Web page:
In June 2018, undercover investigative journalist, Anas Aremeyaw Anas released the piece “Number 12″: When Greed and Corruption Become the Norm”. It was an investigation into corruption within the Ghanaian football landscape.
The release of this controversial documentary would eventually lead to, among other things, severe sanctions for several football industry people -– referees, coaches and administrators — the major culprit being former Ghana Football Association (GFA) president, Kwesi Nyantakyi.
That same month, the maiden edition of Ghana’s first ever football-only award scheme was to take place.
In the early months of 2018, when former Ghanaian international John Paintsil alongside a board of experts were busy laying the foundation for the Ghana Football Awards, little did they know Ghanaian football would soon face its biggest challenge yet.
A known face in Ghana, Paintsil represented the country in two world cups, 2006 and 2010, the first of which was Ghana’s first ever appearance at the Mundial, and the second of which saw the team become only the third ever African nation to reach the quarter final. He played club football across Ghana, Israel, England and South Africa.
The former right back recalls being first approached by the project lead of the awards organising committee, Fiifi Anaman, who briefed him on plans for the awards. AE Mediacom, the media content production house that served as Anaman’s employers as well as organisers of the awards, had the plans for the award scheme for years, and had finally come around to realising it in 2018, coinciding with Anaman’s arrival.
“When you see how several players have passionately played for the country without so much as an award to their name, you want to do something about it so future generations do not suffer the same fate,” says Painstil, for whom there was only one answer to the question of whether there should be a Ghana Football Awards or not.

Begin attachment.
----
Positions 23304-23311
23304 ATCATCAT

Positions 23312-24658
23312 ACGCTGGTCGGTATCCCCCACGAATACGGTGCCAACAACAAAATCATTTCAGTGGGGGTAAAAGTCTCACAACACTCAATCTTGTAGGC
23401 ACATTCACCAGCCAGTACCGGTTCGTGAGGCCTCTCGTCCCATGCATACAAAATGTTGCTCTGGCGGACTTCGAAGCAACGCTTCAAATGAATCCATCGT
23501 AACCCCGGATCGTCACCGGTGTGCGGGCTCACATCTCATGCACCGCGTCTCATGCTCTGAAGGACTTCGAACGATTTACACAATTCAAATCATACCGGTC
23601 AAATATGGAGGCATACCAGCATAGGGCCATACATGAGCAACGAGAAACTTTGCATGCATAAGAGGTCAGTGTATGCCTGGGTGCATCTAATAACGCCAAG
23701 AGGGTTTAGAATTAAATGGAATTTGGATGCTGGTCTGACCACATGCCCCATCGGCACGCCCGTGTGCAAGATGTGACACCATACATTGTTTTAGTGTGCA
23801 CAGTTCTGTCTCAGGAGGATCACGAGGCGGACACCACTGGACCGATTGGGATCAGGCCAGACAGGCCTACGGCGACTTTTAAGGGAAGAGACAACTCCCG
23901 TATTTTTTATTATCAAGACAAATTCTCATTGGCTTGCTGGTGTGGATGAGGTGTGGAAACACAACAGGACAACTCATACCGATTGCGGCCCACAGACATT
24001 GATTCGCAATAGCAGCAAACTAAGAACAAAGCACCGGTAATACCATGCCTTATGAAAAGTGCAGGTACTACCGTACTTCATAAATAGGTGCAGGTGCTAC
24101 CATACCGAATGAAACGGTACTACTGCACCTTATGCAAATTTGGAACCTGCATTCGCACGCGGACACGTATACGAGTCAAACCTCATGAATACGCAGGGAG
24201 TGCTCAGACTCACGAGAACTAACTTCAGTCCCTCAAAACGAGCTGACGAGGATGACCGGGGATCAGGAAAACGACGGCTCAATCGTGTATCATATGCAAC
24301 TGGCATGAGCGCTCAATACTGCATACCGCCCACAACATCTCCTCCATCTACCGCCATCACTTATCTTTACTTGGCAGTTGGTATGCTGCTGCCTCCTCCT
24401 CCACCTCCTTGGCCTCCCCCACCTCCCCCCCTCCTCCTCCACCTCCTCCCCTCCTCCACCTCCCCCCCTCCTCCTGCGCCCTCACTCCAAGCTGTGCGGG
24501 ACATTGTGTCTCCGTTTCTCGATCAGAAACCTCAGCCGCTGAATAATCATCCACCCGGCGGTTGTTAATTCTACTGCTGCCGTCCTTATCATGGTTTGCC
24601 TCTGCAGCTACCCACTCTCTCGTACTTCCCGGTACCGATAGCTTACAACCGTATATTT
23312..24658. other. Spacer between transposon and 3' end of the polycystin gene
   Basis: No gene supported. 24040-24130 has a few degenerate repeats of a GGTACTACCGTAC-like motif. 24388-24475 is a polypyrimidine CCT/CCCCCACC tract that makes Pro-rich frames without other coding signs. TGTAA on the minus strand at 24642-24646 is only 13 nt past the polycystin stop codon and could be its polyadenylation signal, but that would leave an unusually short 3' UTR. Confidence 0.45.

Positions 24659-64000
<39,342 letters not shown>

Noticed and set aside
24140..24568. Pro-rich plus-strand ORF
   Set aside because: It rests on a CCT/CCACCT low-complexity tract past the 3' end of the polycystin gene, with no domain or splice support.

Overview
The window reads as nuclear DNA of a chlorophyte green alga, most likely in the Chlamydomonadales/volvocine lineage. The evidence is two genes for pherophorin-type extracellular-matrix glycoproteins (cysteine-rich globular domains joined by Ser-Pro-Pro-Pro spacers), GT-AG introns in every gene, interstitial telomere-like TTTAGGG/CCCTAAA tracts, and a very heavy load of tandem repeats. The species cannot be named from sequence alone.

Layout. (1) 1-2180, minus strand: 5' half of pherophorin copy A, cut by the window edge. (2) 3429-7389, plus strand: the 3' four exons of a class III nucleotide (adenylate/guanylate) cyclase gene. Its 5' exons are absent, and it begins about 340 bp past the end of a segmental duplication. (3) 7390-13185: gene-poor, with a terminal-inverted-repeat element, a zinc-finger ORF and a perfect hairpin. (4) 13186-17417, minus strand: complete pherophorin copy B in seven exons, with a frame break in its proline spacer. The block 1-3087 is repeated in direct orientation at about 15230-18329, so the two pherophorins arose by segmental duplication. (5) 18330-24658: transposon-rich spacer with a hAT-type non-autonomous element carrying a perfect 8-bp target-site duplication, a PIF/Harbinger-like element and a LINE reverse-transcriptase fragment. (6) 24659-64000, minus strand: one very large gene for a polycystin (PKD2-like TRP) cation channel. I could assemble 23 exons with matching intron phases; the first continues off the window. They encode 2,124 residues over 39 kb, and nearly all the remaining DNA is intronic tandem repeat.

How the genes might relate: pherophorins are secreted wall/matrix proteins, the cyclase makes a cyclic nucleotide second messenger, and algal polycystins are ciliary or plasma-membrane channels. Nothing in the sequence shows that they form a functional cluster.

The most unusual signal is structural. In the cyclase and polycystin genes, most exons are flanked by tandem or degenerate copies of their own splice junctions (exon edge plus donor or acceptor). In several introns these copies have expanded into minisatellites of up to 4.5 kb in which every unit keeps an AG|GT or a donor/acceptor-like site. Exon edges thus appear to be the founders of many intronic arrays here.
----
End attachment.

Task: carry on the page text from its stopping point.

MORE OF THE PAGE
Alongside Painstil on the maiden board were fellow former Ghanaian internationals Augustine Ahinful and Abukari Damba, retired FIFA referee Alex Kotey and veteran journalist Karl Tufuoh, who would be voted the chairman of the inaugural board.
Together with other board and committee members, the team met to construct the award’s entire architecture, including the likes of voting structure, longlist and shortlist of nominees amongst others.
The award was successfully launched on Friday, April 27, 2018, with the main event slated for June 9 2018. Then, the “Number 12” documentary by Anas struck. It was June 6, 2018, and there was initial panic, naturally.
“All the time and effort we had put in was at risk of amounting to nothing,” Painstil recounted.
The aftermath of the documentary was a scene of chaos in the football fraternity. The Ghanaian public lost trust and interest in football. How was a celebration going to be possible against such a backdrop? Who would attempt awarding members of an industry that just got brought to its knees by a corruption investigation?
The investigation, however, would ironically bring with it overarching blessings. With the date of the main event now inevitably postponed to the following month (July 2018), the team had more time to plan and smoothen the rough edges.
The main blessing however, as Painstil saw it, was that the documentary rid the football scene of many bad players and corrupt officials, and the Ghana Football Awards was better for it.
The maiden edition of the Ghana football Awards was successfully held on July 8th, 2018, at the Accra Marriott hotel. The same location hosted the second edition in 2019.
Now gearing up for its third installment, Painstil is convinced Ghana Football Awards 2020, themed the “Bring Back the Love” edition will be the best one yet.
“We have been through the storm and it will only get better from here. The award has no doubt progressed steadily since its inception,” he says. “We still have a long way to go, but nobody can deny the progress that’s been made. Ghana football is back.
The love for the game is back. The award scheme will be the crowning moment of this year’s football revitalisation.”
Atletico Madrid’s Thomas Partey has won the overall award, the Ghana Footballer of the Year, in both the 2018 and 2019 editions.
Other recipients of the award include Joseph Addo, Aduana Stars, Majeed Ashimeru, Joseph Mensah, Princella Adubea, Anthony Baffoe, Thomas Abbey, Yussif Abubakar, Asamoah Gyan, Charles Akunnor, Mukarama Abdulai, Asante Kotoko, Felix Annan, Fatawu Shafiu, Joseph Esso, the surviving members of the first Black Stars team and the Professional Footballers Association of Ghana (PFAG).